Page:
This piece was nuts! I don’t get how you went wrong? I seriously don’t expect children of that age to be business savy, particularly the 6 year old???? The ten year old may be able to understand some concepts..I do wonder if that is what you really sit around and have conversations with your children about….do you read them Newsweek at bedtime? HA! Second part, again where did the parent go wrong? The child was helpful and caring, but just made a funny, child-like observation. Third part, I personally am not certain the average 6 year old would even notice something like that unless racism concepts are being intoduced to them. Still, not sure where you went wrong…the child made an observation and you corrected it. Children will always make observations that are sometimes wrong and are not the fault of parents, they just have no knowledge and it is our job to educate.

Amy May 19, 2010, 11:18 AM

This article was just weird.

First- a 10 or 6 year old is not expected to have a firm grasp on economy so it comes across as the author kind of bragging like “oh gee so embarassed that my small children only partially understand economics”

As for the makeup comercial - I think that just shows how racist the author is. The 6 year old would not notice the makeup ad unless he’s constantly being told things are only for whites people unless his parents are the ones telling him this.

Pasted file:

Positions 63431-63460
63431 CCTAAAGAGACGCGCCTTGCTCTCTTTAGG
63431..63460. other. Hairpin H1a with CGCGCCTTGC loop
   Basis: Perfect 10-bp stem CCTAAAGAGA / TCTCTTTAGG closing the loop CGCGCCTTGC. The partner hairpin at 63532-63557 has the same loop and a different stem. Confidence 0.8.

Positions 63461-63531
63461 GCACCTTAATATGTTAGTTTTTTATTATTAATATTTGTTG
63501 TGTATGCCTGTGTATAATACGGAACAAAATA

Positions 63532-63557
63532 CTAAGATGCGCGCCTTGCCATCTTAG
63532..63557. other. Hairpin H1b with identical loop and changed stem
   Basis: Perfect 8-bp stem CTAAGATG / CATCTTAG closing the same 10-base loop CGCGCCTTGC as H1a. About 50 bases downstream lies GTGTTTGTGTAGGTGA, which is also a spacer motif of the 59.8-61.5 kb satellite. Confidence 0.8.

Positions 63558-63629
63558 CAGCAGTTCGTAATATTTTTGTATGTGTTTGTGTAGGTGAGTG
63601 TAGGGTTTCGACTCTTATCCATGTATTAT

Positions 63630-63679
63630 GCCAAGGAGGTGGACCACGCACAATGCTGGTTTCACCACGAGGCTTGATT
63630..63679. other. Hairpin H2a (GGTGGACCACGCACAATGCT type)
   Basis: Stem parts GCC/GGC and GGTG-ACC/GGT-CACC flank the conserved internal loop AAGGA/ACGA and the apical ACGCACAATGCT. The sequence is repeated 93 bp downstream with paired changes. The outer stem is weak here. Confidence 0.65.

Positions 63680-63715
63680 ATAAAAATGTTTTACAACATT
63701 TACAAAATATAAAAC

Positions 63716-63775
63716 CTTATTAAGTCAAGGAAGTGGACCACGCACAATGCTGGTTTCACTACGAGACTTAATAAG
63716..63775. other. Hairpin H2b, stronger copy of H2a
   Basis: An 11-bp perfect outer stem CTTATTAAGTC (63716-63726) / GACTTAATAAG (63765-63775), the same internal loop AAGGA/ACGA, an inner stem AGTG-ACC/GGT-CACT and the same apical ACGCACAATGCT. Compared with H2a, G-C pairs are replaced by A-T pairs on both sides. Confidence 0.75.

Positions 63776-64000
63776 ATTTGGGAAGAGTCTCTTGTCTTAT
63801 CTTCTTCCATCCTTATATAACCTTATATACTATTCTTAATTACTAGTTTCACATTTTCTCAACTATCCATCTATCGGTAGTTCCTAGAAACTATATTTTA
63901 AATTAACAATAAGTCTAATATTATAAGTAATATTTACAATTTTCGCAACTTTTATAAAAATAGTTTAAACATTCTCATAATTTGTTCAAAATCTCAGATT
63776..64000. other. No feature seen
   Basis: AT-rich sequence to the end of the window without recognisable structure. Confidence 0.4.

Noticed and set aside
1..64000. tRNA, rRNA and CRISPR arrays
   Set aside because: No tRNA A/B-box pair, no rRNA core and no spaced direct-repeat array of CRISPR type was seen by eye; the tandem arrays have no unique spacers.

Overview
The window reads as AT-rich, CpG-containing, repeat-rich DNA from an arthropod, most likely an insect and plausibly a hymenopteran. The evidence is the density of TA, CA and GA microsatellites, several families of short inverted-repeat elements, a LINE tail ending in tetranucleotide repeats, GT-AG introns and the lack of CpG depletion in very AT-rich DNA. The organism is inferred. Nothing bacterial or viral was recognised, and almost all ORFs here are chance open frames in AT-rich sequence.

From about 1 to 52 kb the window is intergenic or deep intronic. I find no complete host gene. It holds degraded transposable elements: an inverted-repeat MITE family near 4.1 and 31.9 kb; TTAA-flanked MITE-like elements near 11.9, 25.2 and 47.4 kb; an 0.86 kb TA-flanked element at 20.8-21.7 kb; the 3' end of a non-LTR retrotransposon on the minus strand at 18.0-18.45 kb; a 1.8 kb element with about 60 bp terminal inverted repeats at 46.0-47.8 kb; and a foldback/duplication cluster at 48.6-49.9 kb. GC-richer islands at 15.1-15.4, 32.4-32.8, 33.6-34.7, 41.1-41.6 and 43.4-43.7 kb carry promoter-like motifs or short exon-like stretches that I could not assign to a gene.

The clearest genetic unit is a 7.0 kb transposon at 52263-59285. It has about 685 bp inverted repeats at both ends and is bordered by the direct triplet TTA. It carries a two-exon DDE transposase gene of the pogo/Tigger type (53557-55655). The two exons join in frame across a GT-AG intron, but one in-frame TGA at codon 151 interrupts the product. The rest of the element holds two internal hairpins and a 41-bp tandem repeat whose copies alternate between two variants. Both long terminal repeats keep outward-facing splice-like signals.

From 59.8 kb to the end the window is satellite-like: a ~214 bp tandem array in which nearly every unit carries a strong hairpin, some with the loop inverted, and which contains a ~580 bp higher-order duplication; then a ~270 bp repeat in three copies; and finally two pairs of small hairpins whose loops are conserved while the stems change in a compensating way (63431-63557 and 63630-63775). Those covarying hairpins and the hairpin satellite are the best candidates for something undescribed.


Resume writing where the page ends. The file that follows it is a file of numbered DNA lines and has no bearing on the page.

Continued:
Iris May 19, 2010, 1:55 PM

I really enjoyed the article. I think we all have moments like these when we discover our kids completely missed the lesson we were trying to give. Half the time they forget things, too, so we have to keep giving the moral lessons.
I think there are more ads for white people in this world. Also more Barbies, more dolls, more action figures, more movie characters, more books, etc. It is just a sign of intelligence for a child to notice that. The difficulty is how to acknowledge that they are right but not make them feel bad if they are not white themselves.

Anonymous May 20, 2010, 8:10 AM

I have to disagree Iris - I find there is a definite equal divide of ads/products, barbies, etc. for blacks & whites. It’s the Asians, Latins, Jewish populations that are under-represented

Robert May 21, 2010, 1:04 PM

I think this article was great. I think racism is alive and well in America, as is sexism, but in such manipulative and hidden sociological places, a lot of us don’t notice it. Kids do, and I’m so grateful for that - they’re the voice of reason. Unless we change some of our collective psychology, we’re just left with women being frustrated all their lives, men being conquer-crazy and power-hungry, and other races having (still) segregated television shows, magazines, and movies.
Cheers to your son for paying attention!

Nicky May 21, 2010, 1:07 PM

Be careful with the “for everyone who wants it” comment, if your kids are anything like my baby sister (20 years younger) they’ll mistake it for a reason to get anything they want. Entitlement is a tricky thing to train out of middle income kids, regardless of racial background.